STACEY REGINALD BALL
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Every employee has a right to a workplace free of discrimination, as per the Ontario Human Rights Code and the Canadian Human Rights Act,and employers are required to provide that safe work environment
Ontario Human Rights Code
Despite this fact, many employees have experienced discrimination or harassment either in the job application process or in the workplace. This can have a devastating impact on an employee’s sense of self-worth, dignity and enjoyment in their work. As an employee, you have rights if you have been discriminated against or harassed on a ground that is protected by legislation. These grounds are; age, race, citizenship, ethnic origin, place of origin, creed, disability, family status, marital status, gender identity or gender expression, record of offences, sex (including pregnancy and breastfeeding) and sexual orientation. If you have been discriminated against or harassed because of any of the above grounds, it is possible to file an application at the Human Rights Tribunal of Ontario or to include the claims as part of a civil lawsuit such as wrongful dismissal or constructive dismissal. To prove discrimination at the Human Rights Tribunal of Ontario, you must demonstrate that there is a connection between the negative treatment you experienced and one of the prohibited grounds of discrimination. The negative treatmentonly needs to be partially caused by the prohibited ground in order to count as discrimination under the Ontario Human Rights Code.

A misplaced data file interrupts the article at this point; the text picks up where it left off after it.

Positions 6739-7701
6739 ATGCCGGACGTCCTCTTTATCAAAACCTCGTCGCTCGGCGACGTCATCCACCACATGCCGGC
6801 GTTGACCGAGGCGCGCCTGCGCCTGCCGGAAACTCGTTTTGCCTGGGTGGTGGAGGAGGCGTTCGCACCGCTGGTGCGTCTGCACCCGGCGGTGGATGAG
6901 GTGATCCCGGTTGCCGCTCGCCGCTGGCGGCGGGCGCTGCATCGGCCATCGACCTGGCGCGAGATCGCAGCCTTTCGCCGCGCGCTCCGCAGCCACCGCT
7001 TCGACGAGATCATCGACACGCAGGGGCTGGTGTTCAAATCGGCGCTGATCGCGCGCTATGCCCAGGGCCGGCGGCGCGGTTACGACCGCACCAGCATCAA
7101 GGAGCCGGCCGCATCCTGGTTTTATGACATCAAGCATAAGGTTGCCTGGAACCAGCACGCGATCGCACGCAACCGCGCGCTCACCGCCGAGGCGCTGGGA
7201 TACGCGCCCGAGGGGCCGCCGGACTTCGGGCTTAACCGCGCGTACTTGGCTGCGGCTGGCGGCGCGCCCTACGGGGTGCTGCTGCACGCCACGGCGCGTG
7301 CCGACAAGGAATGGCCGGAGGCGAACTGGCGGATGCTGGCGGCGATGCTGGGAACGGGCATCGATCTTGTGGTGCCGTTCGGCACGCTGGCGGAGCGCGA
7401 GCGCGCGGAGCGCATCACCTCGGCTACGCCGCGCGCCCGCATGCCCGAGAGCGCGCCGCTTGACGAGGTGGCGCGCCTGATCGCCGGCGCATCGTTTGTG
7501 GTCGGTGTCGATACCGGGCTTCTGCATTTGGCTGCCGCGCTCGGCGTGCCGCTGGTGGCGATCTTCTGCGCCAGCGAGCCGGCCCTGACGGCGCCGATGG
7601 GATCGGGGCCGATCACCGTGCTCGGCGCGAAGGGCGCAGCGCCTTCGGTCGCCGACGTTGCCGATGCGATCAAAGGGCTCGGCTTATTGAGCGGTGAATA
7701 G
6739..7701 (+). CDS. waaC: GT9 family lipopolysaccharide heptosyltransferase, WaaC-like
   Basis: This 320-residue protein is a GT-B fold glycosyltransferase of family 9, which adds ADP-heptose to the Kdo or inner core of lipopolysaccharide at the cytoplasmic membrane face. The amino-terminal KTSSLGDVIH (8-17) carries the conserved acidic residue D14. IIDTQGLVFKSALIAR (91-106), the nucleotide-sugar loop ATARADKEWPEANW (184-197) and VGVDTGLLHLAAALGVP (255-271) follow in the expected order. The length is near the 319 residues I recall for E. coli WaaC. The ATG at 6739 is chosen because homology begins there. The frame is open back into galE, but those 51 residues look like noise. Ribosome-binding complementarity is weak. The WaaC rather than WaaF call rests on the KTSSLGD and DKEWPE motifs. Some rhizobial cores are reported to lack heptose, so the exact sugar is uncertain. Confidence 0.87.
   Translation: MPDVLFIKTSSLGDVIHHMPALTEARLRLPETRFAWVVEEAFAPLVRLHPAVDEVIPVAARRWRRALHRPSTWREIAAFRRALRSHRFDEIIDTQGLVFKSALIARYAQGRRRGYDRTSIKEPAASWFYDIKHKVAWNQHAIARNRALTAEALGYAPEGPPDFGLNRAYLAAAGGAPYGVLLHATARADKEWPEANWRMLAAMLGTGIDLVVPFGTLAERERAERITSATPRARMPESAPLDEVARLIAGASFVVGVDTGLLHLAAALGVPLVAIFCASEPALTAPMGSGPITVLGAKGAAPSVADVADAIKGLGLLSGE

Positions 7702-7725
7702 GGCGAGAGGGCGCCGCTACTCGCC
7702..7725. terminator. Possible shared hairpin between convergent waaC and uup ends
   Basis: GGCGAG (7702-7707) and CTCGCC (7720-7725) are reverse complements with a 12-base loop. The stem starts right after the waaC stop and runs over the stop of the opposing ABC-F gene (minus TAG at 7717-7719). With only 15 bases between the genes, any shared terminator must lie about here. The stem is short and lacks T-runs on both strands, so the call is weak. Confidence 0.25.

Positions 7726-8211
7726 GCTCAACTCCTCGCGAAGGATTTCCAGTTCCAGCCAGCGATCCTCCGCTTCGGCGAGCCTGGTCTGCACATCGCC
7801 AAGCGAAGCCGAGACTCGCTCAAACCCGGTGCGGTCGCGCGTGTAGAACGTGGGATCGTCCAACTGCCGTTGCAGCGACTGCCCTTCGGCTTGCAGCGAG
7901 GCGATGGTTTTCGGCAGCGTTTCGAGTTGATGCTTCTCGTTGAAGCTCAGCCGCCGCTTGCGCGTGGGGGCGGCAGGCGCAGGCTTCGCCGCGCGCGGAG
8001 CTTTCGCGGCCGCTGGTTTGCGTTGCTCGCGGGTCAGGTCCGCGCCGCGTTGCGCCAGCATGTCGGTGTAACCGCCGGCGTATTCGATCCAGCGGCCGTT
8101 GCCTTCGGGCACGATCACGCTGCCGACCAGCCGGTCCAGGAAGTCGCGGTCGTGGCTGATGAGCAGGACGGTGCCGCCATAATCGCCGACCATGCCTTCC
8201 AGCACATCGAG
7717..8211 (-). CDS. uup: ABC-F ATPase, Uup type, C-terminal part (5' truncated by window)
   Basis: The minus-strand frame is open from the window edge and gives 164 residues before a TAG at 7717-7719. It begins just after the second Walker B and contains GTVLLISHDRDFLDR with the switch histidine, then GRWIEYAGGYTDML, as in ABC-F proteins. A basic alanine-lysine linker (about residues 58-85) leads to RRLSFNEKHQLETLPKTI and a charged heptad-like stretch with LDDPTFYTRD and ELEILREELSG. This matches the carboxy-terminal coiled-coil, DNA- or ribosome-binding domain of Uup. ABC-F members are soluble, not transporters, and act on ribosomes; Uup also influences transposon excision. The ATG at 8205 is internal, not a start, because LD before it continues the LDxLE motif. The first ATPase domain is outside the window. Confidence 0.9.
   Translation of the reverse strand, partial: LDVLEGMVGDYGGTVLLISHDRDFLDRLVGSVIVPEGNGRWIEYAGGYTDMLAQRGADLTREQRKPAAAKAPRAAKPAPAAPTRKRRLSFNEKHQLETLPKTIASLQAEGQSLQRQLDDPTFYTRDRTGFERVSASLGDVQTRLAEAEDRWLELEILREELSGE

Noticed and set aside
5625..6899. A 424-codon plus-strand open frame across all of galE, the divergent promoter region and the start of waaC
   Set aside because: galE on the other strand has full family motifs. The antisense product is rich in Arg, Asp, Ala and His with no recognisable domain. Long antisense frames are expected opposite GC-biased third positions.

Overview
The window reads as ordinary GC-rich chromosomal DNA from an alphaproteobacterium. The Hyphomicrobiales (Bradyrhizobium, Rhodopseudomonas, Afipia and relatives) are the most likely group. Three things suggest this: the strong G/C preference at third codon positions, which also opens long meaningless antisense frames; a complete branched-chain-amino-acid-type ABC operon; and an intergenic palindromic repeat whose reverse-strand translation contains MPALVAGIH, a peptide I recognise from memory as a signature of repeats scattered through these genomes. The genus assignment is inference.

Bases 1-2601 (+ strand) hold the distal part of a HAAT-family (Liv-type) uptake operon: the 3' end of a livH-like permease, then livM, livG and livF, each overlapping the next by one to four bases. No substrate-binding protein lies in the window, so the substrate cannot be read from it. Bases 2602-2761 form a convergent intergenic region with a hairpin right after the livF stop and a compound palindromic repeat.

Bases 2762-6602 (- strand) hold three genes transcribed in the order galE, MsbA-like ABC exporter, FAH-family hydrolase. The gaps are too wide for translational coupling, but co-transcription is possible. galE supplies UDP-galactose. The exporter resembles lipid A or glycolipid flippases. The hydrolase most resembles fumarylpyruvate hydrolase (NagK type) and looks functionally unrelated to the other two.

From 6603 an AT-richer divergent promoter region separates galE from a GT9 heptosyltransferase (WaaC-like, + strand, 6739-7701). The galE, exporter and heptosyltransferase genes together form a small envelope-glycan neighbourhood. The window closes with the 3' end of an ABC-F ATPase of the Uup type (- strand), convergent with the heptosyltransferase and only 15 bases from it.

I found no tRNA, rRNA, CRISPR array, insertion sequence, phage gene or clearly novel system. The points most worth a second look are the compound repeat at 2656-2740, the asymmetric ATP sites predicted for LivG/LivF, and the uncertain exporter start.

It is possible that the negative treatment you experience is a result of the employer treating everyone the exact same, such as when you have a disability that requires accommodation. With respect to harassment based on a protected personal characteristic, harassment means “engaging in a course of vexatious comment or conduct that is known or ought reasonably to be known to be unwelcome.” With both harassment and discrimination, it is always important to keep detailed records of any offending behaviour. Keep records of the parties involved, any witnesses, what was said or done, dates, times, locations and any other relevant information. This will help strengthen your position if the case progresses to the Tribunal or to court. Please note that the above information does not constitute legal advice. It is general information about the law. If you require legal advice with an employment issue, please contact the experts at Ball Professional Corporation.
Canadian Employment Law
Mr. Ball is author of the authoritative and definitive text Canadian Employment Law - published by Canada Law Book (a division of Thomson Reuters). The text is used and cited by lawyers, law schools and judges across Canada.
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